An Alameda County Superior Court jury today began deliberating the fate of a man charged with murder for the stabbing death of University of California at Berkeley senior Christopher Wootton near campus two years ago.
Wootton was stabbed during a confrontation in the parking lot of a sorority house in the 2400 block of Warring Street at about 2:45 a.m. May 3, 2008.
Yolanda Huang, the defense attorney for 22-year-old defendant Andrew Hoeft-Edenfield, told jurors in her closing argument on Tuesday that Wootton's death "could well have been an accident."
The stabbing occurred at the end of a drunken shouting match that developed when Hoeft-Edenfield and a group of his friends encountered Wootton and his friends on a street near campus.
Huang admitted that Hoeft-Edenfield, who worked at Jamba Juice in Berkeley and attended Berkeley City College, stabbed Wootton but said he acted in self-defense after he was outnumbered, surrounded, kicked and stomped by Wootton and a large group of Wootton's friends.
Huang said Hoeft-Edenfield should be acquitted, telling jurors, "It's time for you to send Mr. Hoeft-Edenfield home to his family and for this to be over."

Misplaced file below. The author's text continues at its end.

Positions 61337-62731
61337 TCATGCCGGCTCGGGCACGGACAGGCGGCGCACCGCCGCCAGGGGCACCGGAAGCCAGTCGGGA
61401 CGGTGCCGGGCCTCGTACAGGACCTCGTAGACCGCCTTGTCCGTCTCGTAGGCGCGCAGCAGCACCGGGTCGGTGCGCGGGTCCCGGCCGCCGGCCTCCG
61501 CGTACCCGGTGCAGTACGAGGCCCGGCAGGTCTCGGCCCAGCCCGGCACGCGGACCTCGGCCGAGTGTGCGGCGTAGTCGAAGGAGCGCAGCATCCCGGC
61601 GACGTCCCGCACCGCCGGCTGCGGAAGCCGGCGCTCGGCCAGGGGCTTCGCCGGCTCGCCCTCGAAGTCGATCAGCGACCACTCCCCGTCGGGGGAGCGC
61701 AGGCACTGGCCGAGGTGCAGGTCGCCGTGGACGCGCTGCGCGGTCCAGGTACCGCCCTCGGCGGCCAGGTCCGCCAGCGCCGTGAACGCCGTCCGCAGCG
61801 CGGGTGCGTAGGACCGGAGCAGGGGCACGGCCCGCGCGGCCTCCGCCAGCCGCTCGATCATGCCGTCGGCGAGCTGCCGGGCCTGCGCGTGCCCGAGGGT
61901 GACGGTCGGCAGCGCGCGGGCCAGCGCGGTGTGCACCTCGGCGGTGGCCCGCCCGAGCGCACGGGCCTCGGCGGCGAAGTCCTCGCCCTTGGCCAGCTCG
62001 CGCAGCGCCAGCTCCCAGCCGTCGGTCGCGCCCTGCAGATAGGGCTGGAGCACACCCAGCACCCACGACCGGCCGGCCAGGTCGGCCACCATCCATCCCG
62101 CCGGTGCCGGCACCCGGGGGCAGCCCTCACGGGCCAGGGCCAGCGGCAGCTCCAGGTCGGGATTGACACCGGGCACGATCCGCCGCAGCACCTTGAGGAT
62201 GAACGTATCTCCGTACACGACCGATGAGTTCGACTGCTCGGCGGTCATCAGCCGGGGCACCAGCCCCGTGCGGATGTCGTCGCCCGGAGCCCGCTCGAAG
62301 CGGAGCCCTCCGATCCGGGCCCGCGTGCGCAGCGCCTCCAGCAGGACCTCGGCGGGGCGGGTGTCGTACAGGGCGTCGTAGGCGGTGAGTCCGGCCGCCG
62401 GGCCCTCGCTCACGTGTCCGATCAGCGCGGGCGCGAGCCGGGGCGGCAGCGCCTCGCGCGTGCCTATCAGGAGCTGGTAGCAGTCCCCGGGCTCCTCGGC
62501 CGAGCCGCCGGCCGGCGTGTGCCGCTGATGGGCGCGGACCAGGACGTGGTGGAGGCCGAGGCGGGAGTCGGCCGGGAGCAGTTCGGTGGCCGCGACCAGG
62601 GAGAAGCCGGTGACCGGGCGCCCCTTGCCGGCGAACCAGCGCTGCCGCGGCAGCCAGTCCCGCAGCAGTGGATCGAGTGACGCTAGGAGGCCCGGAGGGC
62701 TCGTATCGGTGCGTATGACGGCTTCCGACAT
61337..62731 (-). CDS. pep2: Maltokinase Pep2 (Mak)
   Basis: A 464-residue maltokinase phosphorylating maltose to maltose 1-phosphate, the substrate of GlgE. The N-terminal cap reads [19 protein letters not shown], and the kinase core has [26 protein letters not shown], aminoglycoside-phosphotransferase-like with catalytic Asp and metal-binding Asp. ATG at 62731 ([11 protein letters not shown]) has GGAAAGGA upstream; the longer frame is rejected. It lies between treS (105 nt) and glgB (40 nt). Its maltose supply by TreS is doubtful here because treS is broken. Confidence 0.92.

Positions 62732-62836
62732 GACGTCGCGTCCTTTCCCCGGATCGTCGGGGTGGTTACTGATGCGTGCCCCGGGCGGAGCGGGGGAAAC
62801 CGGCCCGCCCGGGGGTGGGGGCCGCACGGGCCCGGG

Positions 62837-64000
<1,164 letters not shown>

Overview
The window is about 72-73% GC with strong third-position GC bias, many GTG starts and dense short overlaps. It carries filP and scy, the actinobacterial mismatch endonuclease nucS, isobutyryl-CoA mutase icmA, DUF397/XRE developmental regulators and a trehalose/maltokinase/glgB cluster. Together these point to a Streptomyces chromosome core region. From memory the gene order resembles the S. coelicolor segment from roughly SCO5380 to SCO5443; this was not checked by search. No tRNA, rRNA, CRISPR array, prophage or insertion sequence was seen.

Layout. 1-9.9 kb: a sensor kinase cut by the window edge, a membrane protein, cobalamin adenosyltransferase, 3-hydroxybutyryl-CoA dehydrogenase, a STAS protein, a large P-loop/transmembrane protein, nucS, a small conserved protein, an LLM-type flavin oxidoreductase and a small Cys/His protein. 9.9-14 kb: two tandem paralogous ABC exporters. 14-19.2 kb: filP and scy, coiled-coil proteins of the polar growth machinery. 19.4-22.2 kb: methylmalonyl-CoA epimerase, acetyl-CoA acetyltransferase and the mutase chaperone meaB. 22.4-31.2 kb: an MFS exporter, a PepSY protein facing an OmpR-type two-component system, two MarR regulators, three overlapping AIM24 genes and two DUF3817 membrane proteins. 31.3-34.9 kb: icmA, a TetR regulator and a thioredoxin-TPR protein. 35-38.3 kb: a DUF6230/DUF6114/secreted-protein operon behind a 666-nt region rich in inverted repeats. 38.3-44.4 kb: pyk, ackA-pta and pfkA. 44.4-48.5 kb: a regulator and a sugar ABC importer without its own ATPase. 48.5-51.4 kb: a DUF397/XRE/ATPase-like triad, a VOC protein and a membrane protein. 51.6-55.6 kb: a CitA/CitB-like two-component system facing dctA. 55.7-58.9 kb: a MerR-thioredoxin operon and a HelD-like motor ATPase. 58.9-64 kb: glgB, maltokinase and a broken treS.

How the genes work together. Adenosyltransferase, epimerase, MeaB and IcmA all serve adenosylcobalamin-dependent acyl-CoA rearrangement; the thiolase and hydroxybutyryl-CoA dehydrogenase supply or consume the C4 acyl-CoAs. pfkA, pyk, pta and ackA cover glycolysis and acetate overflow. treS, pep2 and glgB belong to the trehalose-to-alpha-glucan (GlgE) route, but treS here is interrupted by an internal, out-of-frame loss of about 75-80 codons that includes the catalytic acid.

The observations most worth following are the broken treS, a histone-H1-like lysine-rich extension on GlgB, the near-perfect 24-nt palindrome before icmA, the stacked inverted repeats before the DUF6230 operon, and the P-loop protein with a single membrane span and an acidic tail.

But prosecutor Connie Campbell said, "To call this an accident is outrageous." Campbell said Hoeft-Edenfield intentionally drove his three-and-a-half-inch knife into Wootton's chest with so much force that it broke a rib and created a gash in Wootton's heart, causing him to die from blood loss.
"The number-one fact that tells you this is a murder is that broken rib," Campbell said.
The prosecutor alleged that Hoeft-Edenfield and his friends had an opportunity to walk away from the confrontation but that Hoeft-Edenfield "wanted to be a bad ass with a knife and escalated a verbal altercation to a lethal situation."
Wootton, 21, who was from Bellflower in Southern California, was only weeks away from graduating with honors in nuclear engineering. He planned to continue studying nuclear engineering in graduate school at UC Berkeley.
Hoeft-Edenfield's lengthy trial started on March 16 and concluded late Tuesday after two full days of closing arguments by Campbell and Huang.